by CHRIS ROGERS
All sides have now staked out their arguments in a Minnesota Supreme Court case challenging the constitutionality of Winona County’s ban on new frac sand mines. The final written arguments were filed this month, and the court is currently scheduling an oral argument date — possibly this spring — before it makes a ruling. Whether plain-old sand and frac sand are the same thing remains at the heart of the case.
Winona County passed the ban in 2016 following a citizen campaign led by the Land Stewardship Project (LSP). Would-be frac sand mining company Minnesota Sands filed suit in 2017. It lost in district court and lost on a 2-1 vote in appellate court, and last fall, the Supreme Court opted to hear the case. Now, a California-based libertarian foundation, a Minnesota mining association, LSP, and the League of Minnesota Cities (LMC) — which represents nearly all of Minnesota city governments — have also weighed in on the case, offering amicus briefs to help inform the high court’s decision.
“…More is at stake than the parties’ individual interests,” LMC attorney Susan Naughton wrote in her brief. “In resolving this appeal, this court will adopt a rule of law that will apply statewide and will directly impact cities’ authority to adopt zoning regulations to protect the public and the environment.” Naughton urged the court to uphold the ban, arguing that by not giving deference to the county’s ordinance, the court would weaken the separation of powers between legislative and judicial branches of government and make the courts akin to a zoning board of appeals. “The ordinance amendment is entitled to a presumption of constitutionality, and Minnesota Sands bears a heavy burden in challenging it here,” Naughton stated.
Conversely, attorneys for Minnesota Sands wrote, “The federal constitution creates a nationwide free-trade zone. Under the Commerce Clause, state and local governments may not ban exports of goods produced within their boundaries. Unfortunately, Winona County has done just that … The county bans mining silica sand for uses that occur in other states, while exempting from the ban a long list of uses that occur locally.”
The county’s ordinance prohibits mining of “industrial minerals” such as silica sand used for hydraulic fracturing or fracking. It allows mining of “construction minerals” for “local construction purposes,” such as sand. Frac sand and construction sand may be mined from the same sand deposits. Often, it is the same sand, except that frac sand is processed to sort out only very small particles of sand. Arguing that the sand is the same and the mining process can be the same, the company’s attorneys contend that the county’s ban unfairly discriminates against an out-of-state use of sand while allowing local uses of sand. The U.S. Constitution’s interstate commerce clause — which prohibits state and local governments from discriminating against out-of-state businesses — does not allow that, Minnesota Sands’ lawyers contend. “Winona County allows silica sand to be mined for ‘local’ uses, but bans mining the very same sand for export,” they wrote.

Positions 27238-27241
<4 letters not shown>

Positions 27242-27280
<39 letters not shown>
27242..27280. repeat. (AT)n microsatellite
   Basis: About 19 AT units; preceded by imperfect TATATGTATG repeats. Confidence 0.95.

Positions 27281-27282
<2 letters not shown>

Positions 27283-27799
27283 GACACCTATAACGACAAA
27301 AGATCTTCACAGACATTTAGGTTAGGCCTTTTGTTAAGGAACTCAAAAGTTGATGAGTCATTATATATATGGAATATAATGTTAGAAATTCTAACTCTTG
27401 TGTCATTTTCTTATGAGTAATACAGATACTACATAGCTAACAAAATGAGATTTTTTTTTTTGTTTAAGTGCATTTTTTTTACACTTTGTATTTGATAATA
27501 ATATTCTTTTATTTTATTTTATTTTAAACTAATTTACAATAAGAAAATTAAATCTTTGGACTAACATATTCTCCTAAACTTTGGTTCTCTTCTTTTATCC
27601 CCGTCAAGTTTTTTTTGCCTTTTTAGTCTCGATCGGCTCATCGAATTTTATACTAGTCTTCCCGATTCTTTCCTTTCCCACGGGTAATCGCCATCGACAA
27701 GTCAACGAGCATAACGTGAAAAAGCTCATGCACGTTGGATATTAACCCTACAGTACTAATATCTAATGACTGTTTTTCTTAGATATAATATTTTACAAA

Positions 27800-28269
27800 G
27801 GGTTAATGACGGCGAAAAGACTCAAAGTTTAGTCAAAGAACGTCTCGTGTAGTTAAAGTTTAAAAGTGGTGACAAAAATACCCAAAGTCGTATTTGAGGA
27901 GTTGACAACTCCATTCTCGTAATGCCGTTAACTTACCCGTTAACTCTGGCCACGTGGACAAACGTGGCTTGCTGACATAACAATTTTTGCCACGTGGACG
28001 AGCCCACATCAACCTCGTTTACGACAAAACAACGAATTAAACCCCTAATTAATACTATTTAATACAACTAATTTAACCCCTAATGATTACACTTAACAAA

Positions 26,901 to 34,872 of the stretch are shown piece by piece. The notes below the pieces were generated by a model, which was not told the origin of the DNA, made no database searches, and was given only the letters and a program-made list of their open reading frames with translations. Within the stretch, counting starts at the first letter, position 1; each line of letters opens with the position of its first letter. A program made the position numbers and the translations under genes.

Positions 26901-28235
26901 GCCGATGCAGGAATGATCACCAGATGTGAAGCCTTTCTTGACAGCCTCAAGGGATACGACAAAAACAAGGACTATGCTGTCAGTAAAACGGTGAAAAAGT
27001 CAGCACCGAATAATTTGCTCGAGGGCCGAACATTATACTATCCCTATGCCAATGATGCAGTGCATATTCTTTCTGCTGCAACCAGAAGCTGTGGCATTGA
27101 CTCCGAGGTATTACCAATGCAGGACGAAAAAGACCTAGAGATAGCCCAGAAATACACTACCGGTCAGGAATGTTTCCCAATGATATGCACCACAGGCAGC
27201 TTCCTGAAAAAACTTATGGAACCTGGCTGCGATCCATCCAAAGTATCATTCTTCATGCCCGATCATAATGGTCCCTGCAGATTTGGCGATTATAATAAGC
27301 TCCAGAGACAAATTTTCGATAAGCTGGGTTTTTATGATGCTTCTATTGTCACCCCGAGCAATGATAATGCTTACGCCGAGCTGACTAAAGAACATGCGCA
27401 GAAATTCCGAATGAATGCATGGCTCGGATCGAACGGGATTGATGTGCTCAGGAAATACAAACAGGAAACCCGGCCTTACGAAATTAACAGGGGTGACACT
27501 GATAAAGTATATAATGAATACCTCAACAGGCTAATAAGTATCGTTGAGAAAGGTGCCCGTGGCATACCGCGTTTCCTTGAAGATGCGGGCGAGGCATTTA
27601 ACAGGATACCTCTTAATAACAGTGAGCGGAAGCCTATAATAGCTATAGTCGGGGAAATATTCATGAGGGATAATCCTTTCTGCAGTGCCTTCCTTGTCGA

“Although the raw material of silica sand can be used for a variety of purposes, the methods by which industrial silica sand is mined, processed, and transported is fundamentally different from that of small-scale construction mining operations that rely on a variety of sands and gravel for uses in animal bedding and construction fill,” attorneys for LSP wrote in their amicus brief. They contend that the large scale of frac sand mining, the continuous mining, and the use of chemical flocculants — including polyacrylamide — in the processing of frac sand make it fundamentally different from plain-old sand mining and more dangerous to local water quality and health. The county’s attorneys highlighted some of the same differences but did not explicitly state that construction sand and frac sand are different. Instead, they endeavored to use Minnesota Sands’ own testimony against itself. Pointing to Minnesota Sands’ owner Rick Frick testimony that a slow-down in the frac sand market was part of the reason he had not already applied for a mining permit before the ban, the county’s attorneys wrote that there are different markets for frac sand and construction sand. Because the two types of sand mining are not in competition in the same market, they argued, “Industrial sand and construction sand are not competitors and therefore the commerce clause does not apply.”
Minnesota Sands’ attorneys especially leaned the county’s use of the word “local” in defining “construction minerals” as obvious evidence of anti-interstate-commerce discrimination. County officials contended that “local” could extend to Wisconsin construction markets and does not restrict interstate commerce.
Attorneys’ scheduling filings suggest that the Minnesota Supreme Court will likely hear oral arguments in the case this year, potentially as early as this spring. After oral arguments, there is no deadline for the Supreme Court to make a decision.